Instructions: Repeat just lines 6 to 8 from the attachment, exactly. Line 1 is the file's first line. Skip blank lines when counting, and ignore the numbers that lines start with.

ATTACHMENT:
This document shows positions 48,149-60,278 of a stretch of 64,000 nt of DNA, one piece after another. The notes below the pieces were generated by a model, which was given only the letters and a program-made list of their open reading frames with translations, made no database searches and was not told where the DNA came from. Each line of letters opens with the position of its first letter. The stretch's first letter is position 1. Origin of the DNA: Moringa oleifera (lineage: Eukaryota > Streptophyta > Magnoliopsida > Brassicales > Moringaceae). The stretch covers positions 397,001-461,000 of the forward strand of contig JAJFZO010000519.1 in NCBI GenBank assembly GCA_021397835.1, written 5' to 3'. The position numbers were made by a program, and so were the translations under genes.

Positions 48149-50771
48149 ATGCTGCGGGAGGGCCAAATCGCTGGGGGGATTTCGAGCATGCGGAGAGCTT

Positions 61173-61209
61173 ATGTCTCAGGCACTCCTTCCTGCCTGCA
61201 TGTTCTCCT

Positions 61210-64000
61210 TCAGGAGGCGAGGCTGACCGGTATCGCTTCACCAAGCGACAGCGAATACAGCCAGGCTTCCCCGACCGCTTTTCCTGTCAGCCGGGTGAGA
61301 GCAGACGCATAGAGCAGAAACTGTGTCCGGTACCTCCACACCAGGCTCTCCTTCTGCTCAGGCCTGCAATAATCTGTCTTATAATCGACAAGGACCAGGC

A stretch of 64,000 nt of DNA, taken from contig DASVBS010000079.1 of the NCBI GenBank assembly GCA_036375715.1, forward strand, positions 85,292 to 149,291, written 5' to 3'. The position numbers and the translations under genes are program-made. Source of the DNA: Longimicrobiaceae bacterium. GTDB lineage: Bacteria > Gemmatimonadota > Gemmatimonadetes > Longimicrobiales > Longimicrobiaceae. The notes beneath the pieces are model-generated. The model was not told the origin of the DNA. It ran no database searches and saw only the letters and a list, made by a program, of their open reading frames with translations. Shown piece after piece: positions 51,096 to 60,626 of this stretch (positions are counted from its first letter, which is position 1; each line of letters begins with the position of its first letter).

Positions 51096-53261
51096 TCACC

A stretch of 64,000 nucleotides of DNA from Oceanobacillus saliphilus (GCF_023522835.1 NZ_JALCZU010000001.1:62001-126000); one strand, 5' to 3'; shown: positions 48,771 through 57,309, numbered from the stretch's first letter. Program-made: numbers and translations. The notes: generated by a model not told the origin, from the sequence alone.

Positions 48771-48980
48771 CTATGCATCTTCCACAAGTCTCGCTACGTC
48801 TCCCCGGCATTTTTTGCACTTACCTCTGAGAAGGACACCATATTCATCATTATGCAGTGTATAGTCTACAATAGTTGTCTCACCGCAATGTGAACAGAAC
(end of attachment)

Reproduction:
61201 TGTTCTCCT

Positions 61210-64000
61210 TCAGGAGGCGAGGCTGACCGGTATCGCTTCACCAAGCGACAGCGAATACAGCCAGGCTTCCCCGACCGCTTTTCCTGTCAGCCGGGTGAGA